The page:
“What should we report on, and how should we go about it?” says Wertheimer, a sociology and anthropology major from Phoenix, Ariz. “It was exciting to see professionals grapple with these types of difficult questions.”
“One of the things I like best is reconnecting with people with the Swat ‘spark' who are engaged with the world and curious,” says Eugene Sonn ’95, audio news director for WHYY, who hosted Wertheimer. “It reinforced my love for the college and the great people it attracts.”
“Both asked lots of insightful questions, were able to quickly pick up on the roles of different kinds of people and groups in the organization, and related many of the points we discussed to ideas they had learned and debated in international development classes at Swarthmore,” says Anderson. “As always, my time with a couple of Swarthmore students reminded me of the creativity and passion that Swatties bring to most things they set out to do.”
Three other students made an immediate impact at the Charles Hamilton Houston Institute of the Harvard Law School, which focuses on race and justice. With only four or five employees, the office has no shortage of work, and attorney Ana Apostoleris ’13 asked the students to enhance a website on community service projects from around the country.
“It was pretty spare before the externs came in,” says Apostoleris. “But right now, I’m looking at a 12-page Google doc that they put together, with great research on community justice acts and organizations.”
“She also had us meet with people she worked with who are at different points in their careers — graduate students, post-grads, and other researchers,” says Andersen, an engineering and astrophysics special major from Saint Charles, Ill. “It was really helpful to get a lot of different viewpoints and to see that not everyone necessarily takes the same route.”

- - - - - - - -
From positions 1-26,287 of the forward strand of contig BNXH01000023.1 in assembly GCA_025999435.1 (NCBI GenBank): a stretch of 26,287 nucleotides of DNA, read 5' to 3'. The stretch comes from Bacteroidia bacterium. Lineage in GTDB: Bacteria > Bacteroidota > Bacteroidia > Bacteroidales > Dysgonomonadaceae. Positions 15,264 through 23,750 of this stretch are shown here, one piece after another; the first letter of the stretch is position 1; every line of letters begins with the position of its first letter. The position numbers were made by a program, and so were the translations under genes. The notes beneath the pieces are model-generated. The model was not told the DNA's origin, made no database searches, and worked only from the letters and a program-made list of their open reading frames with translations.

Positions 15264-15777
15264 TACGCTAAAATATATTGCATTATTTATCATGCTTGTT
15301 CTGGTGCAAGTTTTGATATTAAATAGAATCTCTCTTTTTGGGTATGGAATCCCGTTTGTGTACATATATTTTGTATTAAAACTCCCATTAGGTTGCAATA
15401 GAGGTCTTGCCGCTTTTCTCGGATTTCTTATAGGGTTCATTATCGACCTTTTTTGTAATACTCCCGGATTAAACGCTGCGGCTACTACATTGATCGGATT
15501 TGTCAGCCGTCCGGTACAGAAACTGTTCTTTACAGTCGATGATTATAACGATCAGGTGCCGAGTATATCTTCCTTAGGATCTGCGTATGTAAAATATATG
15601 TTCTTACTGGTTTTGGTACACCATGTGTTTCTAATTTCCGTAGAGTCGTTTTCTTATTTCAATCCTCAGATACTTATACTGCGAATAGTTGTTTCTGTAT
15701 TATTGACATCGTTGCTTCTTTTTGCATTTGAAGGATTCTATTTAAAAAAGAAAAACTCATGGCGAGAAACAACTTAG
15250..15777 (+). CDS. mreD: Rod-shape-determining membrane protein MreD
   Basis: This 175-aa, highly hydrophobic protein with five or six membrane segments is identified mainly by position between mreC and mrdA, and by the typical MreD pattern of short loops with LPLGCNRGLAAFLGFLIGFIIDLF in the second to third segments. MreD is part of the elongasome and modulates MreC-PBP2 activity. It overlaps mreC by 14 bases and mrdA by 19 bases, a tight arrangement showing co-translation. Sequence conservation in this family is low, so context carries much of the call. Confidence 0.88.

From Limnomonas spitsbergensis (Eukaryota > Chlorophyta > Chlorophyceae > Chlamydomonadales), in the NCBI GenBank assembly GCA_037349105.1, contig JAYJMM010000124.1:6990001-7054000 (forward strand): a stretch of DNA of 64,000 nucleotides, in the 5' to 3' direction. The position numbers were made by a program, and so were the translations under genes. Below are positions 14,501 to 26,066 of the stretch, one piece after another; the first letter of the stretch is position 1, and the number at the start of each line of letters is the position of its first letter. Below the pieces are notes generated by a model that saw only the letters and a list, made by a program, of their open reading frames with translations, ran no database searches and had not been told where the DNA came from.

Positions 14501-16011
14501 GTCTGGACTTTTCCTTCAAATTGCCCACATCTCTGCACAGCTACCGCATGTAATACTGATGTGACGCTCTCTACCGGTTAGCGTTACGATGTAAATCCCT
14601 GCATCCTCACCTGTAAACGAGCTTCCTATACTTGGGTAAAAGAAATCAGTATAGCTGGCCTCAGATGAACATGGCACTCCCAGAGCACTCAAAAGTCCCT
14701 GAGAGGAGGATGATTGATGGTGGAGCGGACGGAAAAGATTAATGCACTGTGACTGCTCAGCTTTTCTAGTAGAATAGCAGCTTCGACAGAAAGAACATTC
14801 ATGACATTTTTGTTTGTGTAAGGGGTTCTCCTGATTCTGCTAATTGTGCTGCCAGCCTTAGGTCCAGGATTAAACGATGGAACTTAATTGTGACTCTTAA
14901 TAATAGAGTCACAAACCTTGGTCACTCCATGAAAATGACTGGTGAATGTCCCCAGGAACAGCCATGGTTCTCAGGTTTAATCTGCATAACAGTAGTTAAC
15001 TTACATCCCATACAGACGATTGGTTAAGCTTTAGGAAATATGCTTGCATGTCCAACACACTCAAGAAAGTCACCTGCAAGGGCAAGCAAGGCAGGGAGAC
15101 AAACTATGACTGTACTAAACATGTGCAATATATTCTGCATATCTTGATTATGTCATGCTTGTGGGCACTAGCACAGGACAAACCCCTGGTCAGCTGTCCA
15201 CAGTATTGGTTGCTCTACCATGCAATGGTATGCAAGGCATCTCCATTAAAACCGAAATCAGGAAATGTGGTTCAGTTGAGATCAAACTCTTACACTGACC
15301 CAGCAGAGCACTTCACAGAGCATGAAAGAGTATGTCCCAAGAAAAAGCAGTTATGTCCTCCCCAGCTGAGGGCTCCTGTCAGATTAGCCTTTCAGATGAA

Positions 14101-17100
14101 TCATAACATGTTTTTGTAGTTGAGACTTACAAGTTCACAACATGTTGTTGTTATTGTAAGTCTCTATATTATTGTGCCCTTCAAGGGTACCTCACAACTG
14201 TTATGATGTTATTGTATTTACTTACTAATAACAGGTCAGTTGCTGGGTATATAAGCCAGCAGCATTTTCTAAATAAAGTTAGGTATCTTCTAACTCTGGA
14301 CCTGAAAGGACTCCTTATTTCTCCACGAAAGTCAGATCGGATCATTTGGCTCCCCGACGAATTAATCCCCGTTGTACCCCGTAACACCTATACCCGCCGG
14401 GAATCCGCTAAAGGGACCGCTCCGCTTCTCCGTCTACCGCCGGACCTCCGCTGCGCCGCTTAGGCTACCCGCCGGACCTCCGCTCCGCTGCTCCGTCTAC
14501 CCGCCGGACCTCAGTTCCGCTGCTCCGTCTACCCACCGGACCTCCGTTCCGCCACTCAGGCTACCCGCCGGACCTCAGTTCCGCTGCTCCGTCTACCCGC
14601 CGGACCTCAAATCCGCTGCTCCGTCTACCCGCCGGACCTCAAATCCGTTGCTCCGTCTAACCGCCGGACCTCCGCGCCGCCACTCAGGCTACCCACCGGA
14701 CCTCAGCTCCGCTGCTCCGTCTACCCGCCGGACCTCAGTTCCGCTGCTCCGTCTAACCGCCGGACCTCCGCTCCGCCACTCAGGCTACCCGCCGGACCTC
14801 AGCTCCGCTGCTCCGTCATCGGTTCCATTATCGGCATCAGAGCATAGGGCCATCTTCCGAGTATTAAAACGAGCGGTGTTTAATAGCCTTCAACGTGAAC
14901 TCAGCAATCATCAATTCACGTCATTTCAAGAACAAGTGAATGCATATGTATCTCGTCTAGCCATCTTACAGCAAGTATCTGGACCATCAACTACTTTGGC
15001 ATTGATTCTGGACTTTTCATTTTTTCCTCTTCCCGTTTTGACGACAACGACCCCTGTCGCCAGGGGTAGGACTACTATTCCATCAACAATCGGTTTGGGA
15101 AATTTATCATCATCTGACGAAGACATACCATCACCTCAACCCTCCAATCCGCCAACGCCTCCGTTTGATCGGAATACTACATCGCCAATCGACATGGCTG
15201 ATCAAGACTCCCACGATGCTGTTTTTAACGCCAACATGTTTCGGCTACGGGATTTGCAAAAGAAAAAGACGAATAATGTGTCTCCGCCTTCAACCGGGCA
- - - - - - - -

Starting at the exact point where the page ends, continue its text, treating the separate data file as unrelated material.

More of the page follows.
Few students are as familiar with the perks of the program as Aaron Wagener ’17, who finished his third externship this January. He explored his interest in buildings and architecture with mentor Ethan Landis '84 at Landis Construction Group in Washington, D.C.
“When I look back on what was really valuable about Swarthmore, there will be a lot of things on the list, but I think this program will definitely stand out as something that was special about the school,” says the Honors mathematics major from Burlington, Vt.
That praise for the extern program is very common among students and mentors, who relish the opportunity to trade insights and perspectives. They also enjoy comparing notes on their Swarthmore experiences — even if it can be mildly disconcerting.
“It's like when my dad talks about playing gigs with his band in Mephistos when he was a student," says Apostoleris, "and I'm like, ‘Dad, nothing happens in Mephistos anymore.’ I guess I'm that old alum now.”